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From a police perspective: The knock-on effects of anti-social behaviour

The recent issuing of a criminal behaviour order, to a homeless man sleeping rough in Goole has brought the issue firmly into focus. Inspector Jo York of Goole Neighbourhood Policing Team explains the impact of anti-social behaviour on the community.

“Anti-Social behaviour is often the first step to criminality. Whilst reported  levels are low in Goole and the surrounding area, what does take place has an impact on the lives of individuals and communities. This can take place in a number of forms including minor assaults, threats of violence against people and property, criminal damage, intimidation and harassment, rowdy behaviour and hate incidents.

“Humberside Police’s stance on anti-social behaviour is that it is unacceptable, and early intervention is key. Police and partner agencies have a system where individuals at risk of offending are identified at an early stage. This is the Operation Fairway process that East Riding Council operates with the police. From the first dealings with police, an ‘offender’ is sent out a letter from the council, warning them that if their behaviour continues, they will be monitored by other agencies and further action may be taken. Further ‘offending’ is likely to lead to an acceptable behaviour contract and places restrictions on that person. Breaches of this would indicate unwillingness to try and amend the behaviour, and may lead to further action in the form of prosecution, eviction proceedings, being banned from public transport or council provisions.

“Both perpetrators and victims are regularly reviewed, by police, council officers and housing officers, to ensure appropriate action is being taken. In very exceptional cases, when all other interventions and support have not worked, this may lead to a criminal behaviour order being issued.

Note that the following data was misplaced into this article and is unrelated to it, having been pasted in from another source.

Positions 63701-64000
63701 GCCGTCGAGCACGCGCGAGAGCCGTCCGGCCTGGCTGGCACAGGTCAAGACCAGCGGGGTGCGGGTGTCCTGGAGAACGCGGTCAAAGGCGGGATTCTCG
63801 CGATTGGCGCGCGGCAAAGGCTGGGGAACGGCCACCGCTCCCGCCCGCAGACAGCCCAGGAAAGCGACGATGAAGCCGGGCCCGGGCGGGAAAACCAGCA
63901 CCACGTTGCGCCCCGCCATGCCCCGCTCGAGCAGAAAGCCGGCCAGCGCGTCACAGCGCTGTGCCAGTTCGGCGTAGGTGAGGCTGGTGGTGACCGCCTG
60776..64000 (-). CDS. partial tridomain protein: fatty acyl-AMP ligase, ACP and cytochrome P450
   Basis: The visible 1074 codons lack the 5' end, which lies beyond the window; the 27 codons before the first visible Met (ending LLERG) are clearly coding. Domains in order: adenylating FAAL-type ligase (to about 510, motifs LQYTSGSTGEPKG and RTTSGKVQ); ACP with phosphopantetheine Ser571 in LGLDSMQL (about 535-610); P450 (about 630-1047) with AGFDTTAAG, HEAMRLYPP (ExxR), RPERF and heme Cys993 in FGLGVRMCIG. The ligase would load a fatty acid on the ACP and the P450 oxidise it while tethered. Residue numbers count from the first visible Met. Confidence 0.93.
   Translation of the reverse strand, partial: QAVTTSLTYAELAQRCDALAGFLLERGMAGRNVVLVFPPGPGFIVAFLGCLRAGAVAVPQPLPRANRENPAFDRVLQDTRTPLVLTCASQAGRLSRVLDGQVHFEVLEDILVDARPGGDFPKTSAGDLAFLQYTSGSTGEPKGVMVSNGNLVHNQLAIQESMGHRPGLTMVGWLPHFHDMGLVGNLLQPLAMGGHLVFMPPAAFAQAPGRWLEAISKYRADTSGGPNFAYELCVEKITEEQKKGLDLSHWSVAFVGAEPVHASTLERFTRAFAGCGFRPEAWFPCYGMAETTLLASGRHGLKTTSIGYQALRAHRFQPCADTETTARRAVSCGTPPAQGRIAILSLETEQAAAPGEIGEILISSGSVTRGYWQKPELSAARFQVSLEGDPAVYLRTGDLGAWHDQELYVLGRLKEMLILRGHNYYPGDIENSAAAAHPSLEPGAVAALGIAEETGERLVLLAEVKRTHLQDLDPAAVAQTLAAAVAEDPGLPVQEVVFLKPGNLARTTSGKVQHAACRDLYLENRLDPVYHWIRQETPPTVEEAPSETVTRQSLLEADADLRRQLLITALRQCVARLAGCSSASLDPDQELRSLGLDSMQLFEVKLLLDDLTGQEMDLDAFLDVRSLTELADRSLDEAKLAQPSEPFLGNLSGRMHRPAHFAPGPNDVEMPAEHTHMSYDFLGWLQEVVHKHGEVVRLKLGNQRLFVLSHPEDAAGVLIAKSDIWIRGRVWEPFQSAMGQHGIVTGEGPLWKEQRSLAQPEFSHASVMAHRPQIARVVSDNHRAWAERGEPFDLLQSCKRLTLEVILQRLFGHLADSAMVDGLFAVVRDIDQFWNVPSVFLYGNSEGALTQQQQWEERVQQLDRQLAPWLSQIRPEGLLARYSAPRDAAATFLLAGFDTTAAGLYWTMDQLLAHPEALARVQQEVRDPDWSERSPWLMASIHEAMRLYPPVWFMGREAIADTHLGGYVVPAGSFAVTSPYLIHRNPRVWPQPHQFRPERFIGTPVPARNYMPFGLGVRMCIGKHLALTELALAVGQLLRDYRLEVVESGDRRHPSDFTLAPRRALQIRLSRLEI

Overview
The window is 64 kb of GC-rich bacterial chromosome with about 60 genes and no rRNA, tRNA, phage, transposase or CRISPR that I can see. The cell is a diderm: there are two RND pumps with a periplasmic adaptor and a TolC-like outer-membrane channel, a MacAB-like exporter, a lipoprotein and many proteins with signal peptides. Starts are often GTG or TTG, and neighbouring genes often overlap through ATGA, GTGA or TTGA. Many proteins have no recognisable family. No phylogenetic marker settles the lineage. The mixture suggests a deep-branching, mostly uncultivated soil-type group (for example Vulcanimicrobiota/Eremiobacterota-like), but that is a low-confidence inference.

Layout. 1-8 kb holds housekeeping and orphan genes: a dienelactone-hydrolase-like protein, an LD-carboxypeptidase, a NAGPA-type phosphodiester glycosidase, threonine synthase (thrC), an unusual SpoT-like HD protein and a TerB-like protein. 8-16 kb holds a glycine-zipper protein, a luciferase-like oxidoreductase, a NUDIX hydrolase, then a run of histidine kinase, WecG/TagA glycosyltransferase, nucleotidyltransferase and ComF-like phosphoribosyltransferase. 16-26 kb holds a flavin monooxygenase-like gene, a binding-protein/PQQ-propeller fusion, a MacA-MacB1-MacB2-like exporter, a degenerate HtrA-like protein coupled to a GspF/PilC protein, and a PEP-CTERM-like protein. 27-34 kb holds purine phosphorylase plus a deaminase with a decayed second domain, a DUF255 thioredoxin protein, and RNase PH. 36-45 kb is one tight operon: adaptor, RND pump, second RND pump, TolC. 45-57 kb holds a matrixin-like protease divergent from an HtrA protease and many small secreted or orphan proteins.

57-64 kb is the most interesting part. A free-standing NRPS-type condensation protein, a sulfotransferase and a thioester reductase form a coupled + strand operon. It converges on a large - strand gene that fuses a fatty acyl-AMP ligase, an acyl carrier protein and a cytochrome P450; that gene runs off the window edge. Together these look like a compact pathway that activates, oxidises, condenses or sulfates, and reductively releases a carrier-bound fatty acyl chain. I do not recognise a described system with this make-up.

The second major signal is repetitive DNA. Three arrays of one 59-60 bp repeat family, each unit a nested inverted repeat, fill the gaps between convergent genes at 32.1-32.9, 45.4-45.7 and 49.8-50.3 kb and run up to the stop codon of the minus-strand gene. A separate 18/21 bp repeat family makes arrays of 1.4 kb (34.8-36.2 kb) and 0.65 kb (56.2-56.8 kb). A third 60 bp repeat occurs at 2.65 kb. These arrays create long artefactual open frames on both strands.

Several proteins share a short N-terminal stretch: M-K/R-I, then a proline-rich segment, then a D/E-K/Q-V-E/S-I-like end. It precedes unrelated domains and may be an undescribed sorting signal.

“A recent example of this is a homeless man who was sleeping rough in the Goole area. Following numerous offers of support, assessments and multi-agency intervention to help him, he refused all help and continued to commit crime and anti-social behaviour, much of which was completely unacceptable and extremely distressing to the general public and individual victims. His behaviour included begging, being under the influence of drink, using foul and abusive language, contaminating food and leaving blood and faeces in public places. These incidents were taking place alongside criminal offences, which were being dealt with by normal prosecution.

“I have to stress that these were exceptional circumstances where all other interventions and help had failed, but calls to the police and council continued and the local community were extremely distressed and very angry.

The order, granted in November 2015 lasts for a year and places a number of prohibitions on the male including;
• Acting in an anti-social manner that causes harassment alarm or distress
• Committing any intimidating or threatening behaviour
• Approach persons for money
• Lodging in the street
• Drinking alcohol in public or being in possession of open alcohol containers.

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